Sara on the beach – Photo by Michael Sharp
The country itself is grand. It’s so damn grand. It is so much grandeur that it is impossible to encapsulate that either in words or in a painting. I was overimpressed by it, and it is very hard to look at something with your mouth open and at the same time try to think in technical terms: how do you control this image, how do you present it? How do you compose it so that it is the most effective?
Karl E. Fortess, Artist
WPA Alaska Art Project
There are moments in life that are so perfect, that so stunningly summarize every instance that came before, that they make you pause, calmly let the perfection of the moment possess you, feel yourself smile at the balance of that second, and then move on to the next chapter, like savoring the last moments of a book, knowing that you’re coming to the end, eyes lingering on the last words. As you close the book, your fingers caress the page, and you shut it, and stare at the back cover, and smile, sad to see it end. And yet a sense of accomplishment and peace exists.
I stared up at the words introducing the photography exhibit in the Anchorage museum and let them roll through me like a voiceover as images of the last 10 days cycled like a flipbook in my mind’s eye: The precious calm settled over me, a sense of completion. For ten days, Jasun and I had sailed with Michael, Susanna, and Admiral Nisa on Bluewater, crossing Prince William Sound from Valdez to Whittier, and the experience was so big, so damn big, that even now, 6 months later, I find it difficult to bring it into focus. Alaska itself, immense, unforgiving, and yet nourishing in its ability to sustain life with an abundance of fish, berries, mussels, clams, and shrimp, seemed to me like the Old Testament diety â€“ harsh and unforgiving when crossed, appeased and accommodating when all the rules were followed. The sense that the edge of the universe was near, the sense that we were adventurers launching into an untouched world, was palpable, especially as we neared the middle of the Sound. And that sense of rustic endurance, intelligent self-reliance permeates the culture of the residents here. After ten days of watching Michael and Susanna battle harsh sailing conditions while simultaneously fighting their own flagging health, and yet also watching them laugh, joke, and make every effort to comfort and appease their guests, I understood why they felt so at home in Alaska. They embodied the spirit of this land and its surrounding waters long before they ever sailed North to its shores. Now, 6 months later, there are so many moments of our Alaskan adventure that I treasure. I remember squealing like an over-excited toddler when the dolphins escorted Bluewater through the waves, convinced that I would never see anything as magical as their sleek bodies darting intrepidly to and fro beneath the ship’s hull. I remember a field of iceburgs so blue that I illogically envisioned glacial flames burning brilliantly inside of them. I remember shivering delightedly after an ice-melt shower beneath a waterfall. And, as a seafood fanatic, I remember beds of muscles so thick that I thought, surely, I must have died on the Prince William crossing and gone to heaven.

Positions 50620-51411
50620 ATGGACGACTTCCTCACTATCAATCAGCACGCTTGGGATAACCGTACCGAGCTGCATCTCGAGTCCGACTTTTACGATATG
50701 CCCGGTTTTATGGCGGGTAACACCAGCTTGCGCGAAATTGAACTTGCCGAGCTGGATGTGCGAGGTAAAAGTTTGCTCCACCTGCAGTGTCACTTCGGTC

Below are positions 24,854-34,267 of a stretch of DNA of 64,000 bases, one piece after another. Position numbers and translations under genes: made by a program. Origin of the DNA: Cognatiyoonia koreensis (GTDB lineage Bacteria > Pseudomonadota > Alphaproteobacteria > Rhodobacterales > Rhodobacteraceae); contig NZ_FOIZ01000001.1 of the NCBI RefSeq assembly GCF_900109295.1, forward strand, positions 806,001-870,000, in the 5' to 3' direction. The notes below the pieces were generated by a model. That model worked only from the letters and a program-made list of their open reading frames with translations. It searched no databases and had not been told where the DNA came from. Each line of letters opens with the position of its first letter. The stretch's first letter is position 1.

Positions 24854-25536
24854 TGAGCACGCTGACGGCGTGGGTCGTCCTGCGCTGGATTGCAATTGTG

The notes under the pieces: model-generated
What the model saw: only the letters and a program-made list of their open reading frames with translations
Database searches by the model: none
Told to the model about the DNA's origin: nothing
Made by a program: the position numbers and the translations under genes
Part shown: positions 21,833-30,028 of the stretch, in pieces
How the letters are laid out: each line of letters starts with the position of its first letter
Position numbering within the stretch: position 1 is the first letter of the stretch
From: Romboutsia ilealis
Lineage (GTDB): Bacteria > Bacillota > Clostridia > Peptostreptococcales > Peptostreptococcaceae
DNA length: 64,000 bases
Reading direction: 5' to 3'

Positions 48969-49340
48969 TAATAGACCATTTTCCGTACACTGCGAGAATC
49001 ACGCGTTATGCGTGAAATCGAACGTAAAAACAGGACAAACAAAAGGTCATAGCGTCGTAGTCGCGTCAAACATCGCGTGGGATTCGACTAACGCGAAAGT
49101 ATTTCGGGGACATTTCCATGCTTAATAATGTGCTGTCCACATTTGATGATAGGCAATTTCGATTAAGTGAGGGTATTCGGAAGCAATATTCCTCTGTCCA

Despite all of those moments, what stands out in my mind the most is Michael and Susanna’s hospitality and graciousness – not because they were trying to be polite, but because that’s just the kind of people that they are. Believe me, no one could keep up a polite facade for ten days on a boat when everyone was sick, but they diffused illness with laughter, watched out for our warmth and health even when they felt ill themselves, and cooked us food worthy of a Michelin Star. (For those of you who are uninitiated, Chez Sharp is a little-known five-star bistro that operates out of the Bluewater galley. If you happen to catch Bluewater in dock at any of the Alaskan ports of call, make sure that you convince its proprietors to cook up some of their famous steel cut oatmeal, complete with dried fruit, nuts, and a healthy dollop of brown sugar.)
Great food, great friends, great adventure – great enough that perhaps it’s ok to let the picture blur around the edges a bit, because bringing it into focus too much would sharpen the edges of the slate-shard beaches, unbalance my footfalls in the squelchy muskeg, and dampen my eyelashes with sea spray. Better, instead, to let the image’s grandeur exist and unfold and wrap around us, bittersweet for its haze and its distance.
To Michael, Susanna, and Admiral Nisa:
We love and miss you guys!
~Sara & Jasun
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